The 2-year Treasury yield reached its highest level since June on Wednesday after minutes of the Federal Reserve’s most recent meeting showed policy makers see a risk they might need to tighten “by more than necessary” to restore price stability.
The yield on the 2-year Treasury
rose 4.4 basis points to 3.293% from 3.249% on Tuesday. That’s the highest level since June 14, based on 3 p.m. levels, according to Dow Jones Market Data.
The yield on the 10-year Treasury
advanced 7.2 basis points to 2.894% from 2.822% as of late Tuesday. That’s the highest since July 21.
The yield on the 30-year Treasury
rose 3.3 basis points to 3.146% versus 3.113% Tuesday afternoon.
What’s driving markets
Treasury yields remained higher after the minutes of the Fed’s July 26-27 meeting revealed that policy makers saw the need to raise its benchmark interest rate to a “restrictive” stance given the risk of the public questioning their resolve to bring down inflation.
Read: Federal Reserve officials back moving interest rates higher in order to slow the economy
The minutes from July’s meeting, at which the central bank hiked borrowing costs by 75 basis points, also revealed that many officials saw a risk that the Fed could tighten more than necessary, given the constantly changing nature of the economic environment and long, variable lags in monetary policy’s impact. Some officials also said the benchmark fed-funds rate target was still below neutral, or the level which neither stimulates nor restrains economic growth, even after July’s rate hike.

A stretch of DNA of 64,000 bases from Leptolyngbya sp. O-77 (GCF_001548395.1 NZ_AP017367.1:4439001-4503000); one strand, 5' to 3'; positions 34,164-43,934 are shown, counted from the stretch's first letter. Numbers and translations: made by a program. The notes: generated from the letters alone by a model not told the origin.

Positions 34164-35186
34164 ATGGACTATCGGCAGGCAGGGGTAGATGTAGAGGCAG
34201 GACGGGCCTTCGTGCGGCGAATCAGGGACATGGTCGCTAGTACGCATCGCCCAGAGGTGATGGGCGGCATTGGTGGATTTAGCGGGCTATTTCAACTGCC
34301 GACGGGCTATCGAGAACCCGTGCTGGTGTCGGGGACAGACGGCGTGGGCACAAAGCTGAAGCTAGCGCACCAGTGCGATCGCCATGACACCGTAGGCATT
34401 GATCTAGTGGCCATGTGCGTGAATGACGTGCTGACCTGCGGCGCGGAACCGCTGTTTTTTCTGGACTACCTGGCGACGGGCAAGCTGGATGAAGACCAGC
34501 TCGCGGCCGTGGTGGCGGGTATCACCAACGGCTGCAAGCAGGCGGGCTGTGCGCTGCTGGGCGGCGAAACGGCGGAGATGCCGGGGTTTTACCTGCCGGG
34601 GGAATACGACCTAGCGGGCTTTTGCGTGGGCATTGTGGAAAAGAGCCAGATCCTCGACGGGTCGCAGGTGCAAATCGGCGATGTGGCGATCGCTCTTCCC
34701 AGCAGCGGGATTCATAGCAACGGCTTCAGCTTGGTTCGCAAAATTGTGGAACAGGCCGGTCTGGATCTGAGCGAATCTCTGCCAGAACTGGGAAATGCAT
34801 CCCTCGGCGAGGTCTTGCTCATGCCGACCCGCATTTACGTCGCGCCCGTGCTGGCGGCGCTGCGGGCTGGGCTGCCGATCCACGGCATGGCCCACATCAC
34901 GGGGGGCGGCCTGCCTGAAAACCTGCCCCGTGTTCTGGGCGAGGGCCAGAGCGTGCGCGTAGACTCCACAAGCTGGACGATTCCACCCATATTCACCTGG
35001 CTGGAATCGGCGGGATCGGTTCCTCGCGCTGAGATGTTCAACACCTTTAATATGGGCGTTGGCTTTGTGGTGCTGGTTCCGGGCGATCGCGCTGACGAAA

Investors remain unsure about the future pace of tightening by the Federal Open Market Committee. Fed futures traders flipped between expectations of a 75-basis-point and a 50-basis-point rate hike in September, according to the CME FedWatch Tool. The prospect of a larger rate hike has risen in recent sessions after this week’s earnings reports from Walmart
and Home Depot
suggested consumers were in better condition than thought.
Wednesday’s data releases showed that U.S. retail sales fell flat in July, mostly because of declining gasoline prices and fewer new car and truck purchases. Economists polled by The Wall Street Journal had forecast a 0.1% increase in sales.
What analysts are saying
“While the FOMC minutes continue to emphasize the need to contain inflation, there is also an emerging concern the Fed could tighten more than necessary,” said FHN Financial Chief Economist Chris Low. “There is an inkling of improvement on the supply side of the economy, there is a bit of hope in some product prices moderating, but there is still a great deal of concern about inflation and inflation expectations.”
“All of this translated into a 75bp rate hike in July, a decision to keep tightening at future meetings, a decision to soon moderate the tightening pace and — from some participants — a reluctance to ease quickly once peak fed funds is reached,” Low wrote in a note.